Saskatoon man's claim for thalidomide compensation up in the air
Government's demand for long-lost documents leave Greg Brotzel in bind
Greg Brotzel is utterly convinced his deformed left arm and hand are due to the thalidomide he says his mother took while she was carrying him.
He's just not certain Health Canada will accept the proof he has to offer, and compensate him.
"You know if you can't meet the criteria set aside by the government, I almost want to say, 'Well then it's a lost cause,'" he said.
Brotzel, who for 30 years has worked for the Catholic school division in Saskatoon doing welding and other maintenance, belongs to a Facebook group calling itself "Canada's Forgotten Thalidomide Survivors."
They lack one of three documents Health Canada is demanding before paying compensation:
• receipt of a settlement from the drug company,
• medical or pharmacy records that their mothers took thalidomide in Canada during their first trimester or pregnancy, or
• being listed on an existing government registry of thalidomide victims.
Hospital records destroyed
In Brotzel's case, his records at old Saskatoon City Hospital where he was born, have been destroyed.
The doctor — who his mother says gave her samples of thalidomide — died 12 years ago.
All Brotzel has is the signed and notarized affidavit of his still-living 85-year-old mom, saying she took that thalidomide for morning sickness while she was pregnant with him.
That, and the too-short left arm with a fused and unbendable elbow. And the left hand with no thumb, and two fingers partly fused together.
After the examination, my mom's family doctor told her to just take me home and don't make an issue with it- Greg Brotzel, pursuing thalidomide compensaion
There may be another complication in his case. Brotzel was born Aug. 30, 1963, well over a year after thalidomide was banned in Canada and the last of it pulled from pharmacy shelves.
Still, he began pursuing the matter this past spring, soon after the former Conservative government in Ottawa announced a $180 million compensation package for thalidomide survivors.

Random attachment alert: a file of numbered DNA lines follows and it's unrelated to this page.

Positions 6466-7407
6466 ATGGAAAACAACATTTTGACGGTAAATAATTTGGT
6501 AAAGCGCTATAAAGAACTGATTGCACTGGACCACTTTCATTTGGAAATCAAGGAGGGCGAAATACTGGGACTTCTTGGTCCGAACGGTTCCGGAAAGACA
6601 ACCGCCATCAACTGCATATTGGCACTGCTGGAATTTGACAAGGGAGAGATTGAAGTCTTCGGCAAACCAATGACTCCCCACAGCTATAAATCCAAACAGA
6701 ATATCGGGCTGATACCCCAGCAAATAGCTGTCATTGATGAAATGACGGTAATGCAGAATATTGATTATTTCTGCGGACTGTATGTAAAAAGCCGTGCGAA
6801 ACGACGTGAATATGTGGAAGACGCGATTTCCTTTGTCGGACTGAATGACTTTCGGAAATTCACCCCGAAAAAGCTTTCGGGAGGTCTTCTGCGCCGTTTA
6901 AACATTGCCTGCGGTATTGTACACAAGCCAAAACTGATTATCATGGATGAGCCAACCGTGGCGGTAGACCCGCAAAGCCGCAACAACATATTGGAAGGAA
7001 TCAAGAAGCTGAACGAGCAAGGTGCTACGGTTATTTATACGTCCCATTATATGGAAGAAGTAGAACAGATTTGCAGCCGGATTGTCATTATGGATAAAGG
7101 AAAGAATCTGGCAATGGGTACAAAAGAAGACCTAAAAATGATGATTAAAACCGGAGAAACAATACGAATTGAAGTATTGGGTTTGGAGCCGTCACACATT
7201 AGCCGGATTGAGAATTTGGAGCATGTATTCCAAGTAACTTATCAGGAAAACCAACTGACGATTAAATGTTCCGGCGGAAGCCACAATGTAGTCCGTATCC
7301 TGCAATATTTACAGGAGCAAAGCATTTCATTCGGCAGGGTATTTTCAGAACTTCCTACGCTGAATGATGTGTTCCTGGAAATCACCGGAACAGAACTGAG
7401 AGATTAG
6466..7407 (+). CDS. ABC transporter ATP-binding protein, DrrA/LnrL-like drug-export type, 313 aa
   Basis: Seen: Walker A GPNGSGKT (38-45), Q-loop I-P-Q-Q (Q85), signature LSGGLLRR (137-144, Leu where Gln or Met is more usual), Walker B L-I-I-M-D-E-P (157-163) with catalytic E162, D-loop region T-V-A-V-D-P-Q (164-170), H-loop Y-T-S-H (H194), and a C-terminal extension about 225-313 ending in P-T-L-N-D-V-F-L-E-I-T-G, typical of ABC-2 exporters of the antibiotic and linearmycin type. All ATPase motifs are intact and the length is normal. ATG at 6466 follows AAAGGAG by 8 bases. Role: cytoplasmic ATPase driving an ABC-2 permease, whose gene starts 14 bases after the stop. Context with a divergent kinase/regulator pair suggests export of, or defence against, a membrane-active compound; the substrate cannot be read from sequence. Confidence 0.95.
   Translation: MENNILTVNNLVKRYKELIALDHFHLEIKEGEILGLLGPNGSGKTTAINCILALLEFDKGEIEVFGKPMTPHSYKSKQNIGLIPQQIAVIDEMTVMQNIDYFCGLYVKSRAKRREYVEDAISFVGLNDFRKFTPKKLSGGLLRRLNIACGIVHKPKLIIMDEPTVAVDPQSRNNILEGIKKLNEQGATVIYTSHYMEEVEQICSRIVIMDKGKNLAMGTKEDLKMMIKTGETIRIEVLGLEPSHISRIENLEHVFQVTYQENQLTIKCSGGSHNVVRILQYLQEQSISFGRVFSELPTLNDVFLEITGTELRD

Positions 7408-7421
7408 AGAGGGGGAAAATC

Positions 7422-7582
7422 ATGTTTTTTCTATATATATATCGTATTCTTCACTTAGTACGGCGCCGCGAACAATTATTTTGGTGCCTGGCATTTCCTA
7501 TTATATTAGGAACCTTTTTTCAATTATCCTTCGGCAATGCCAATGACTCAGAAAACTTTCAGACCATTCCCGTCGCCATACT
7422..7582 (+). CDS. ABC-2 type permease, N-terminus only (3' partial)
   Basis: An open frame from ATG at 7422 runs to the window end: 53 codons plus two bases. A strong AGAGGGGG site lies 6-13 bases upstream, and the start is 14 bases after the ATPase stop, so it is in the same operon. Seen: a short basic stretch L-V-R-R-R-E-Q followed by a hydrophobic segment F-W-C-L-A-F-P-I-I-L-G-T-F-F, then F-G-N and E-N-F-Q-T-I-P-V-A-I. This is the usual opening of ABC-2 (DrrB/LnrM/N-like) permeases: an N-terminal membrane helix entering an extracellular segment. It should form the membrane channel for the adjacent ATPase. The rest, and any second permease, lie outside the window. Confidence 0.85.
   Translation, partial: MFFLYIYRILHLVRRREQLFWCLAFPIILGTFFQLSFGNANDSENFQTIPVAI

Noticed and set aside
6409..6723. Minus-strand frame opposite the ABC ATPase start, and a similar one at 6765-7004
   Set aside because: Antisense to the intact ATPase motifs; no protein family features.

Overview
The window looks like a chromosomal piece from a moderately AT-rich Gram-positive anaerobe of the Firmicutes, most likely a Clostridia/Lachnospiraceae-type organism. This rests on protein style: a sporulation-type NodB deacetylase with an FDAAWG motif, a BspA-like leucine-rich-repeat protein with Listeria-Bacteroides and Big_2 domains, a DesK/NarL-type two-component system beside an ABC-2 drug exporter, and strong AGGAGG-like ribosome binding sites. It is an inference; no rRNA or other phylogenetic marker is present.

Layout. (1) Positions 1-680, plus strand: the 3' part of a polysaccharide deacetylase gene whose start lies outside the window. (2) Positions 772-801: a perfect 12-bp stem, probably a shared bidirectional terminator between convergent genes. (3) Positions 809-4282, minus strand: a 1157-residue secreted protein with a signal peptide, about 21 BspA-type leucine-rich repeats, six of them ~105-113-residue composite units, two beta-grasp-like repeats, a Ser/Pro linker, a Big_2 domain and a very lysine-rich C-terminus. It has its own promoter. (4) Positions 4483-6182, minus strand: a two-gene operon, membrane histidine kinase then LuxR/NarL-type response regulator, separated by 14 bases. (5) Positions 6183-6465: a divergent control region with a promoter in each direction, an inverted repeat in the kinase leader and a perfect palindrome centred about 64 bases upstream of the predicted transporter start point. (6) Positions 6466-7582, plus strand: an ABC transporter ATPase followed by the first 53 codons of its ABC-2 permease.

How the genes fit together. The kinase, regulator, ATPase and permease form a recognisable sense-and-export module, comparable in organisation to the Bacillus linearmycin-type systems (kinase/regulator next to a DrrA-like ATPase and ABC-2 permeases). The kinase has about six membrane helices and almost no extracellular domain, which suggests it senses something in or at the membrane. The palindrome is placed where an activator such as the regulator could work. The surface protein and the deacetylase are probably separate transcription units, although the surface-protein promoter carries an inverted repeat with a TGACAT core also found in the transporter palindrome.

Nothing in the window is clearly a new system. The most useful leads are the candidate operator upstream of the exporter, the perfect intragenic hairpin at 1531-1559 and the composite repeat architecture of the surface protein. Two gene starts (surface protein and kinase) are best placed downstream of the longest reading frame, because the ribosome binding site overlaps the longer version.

"A short period after my birth, my mom was contacted by City Hospital to bring me back to be examined by two specialists from Europe, which she did," Brotzel wrote in a letter to his then-MP Maurice Vellacott. "After the examination, my mom's family doctor told her to just take me home and don't make an issue with it; raise me like any other child she had."
Long wait for word from Health Canada
This past June, Brotzel got a response from Health Canada, saying it would contact him again — after a third-party administrator is in place — to advise him on "next steps" and how he can formally submit his application.
It will be up to the administrator to assess what the government calls "newly identified survivors" such as Brotzel.
In the meantime, there has been a federal election, a new government has just been installed, and Brotzel is still waiting to hear back from the government.
He's now 52-years-old, and a lifetime workarounds for his crippled arm and hand are taking their toll.
"It's all about 50 years of overusing my right arm," he said.
He has arthritis in his wrist. His fingers and shoulder are weak. He has pain.
Brotzel would like to retire and compensation would make that more feasible.
Meanwhile, his Facebook group has been petitioning to loosen the criteria to qualify. It says an assessment by a medical expert in thalidomide deformities should be acceptable, and that more time should be allowed to have testing done.
"I'm surprised the government hasn't appointed some physician to travel around the country and meet and examine the people that have stepped up and claimed to be thalidomide victims."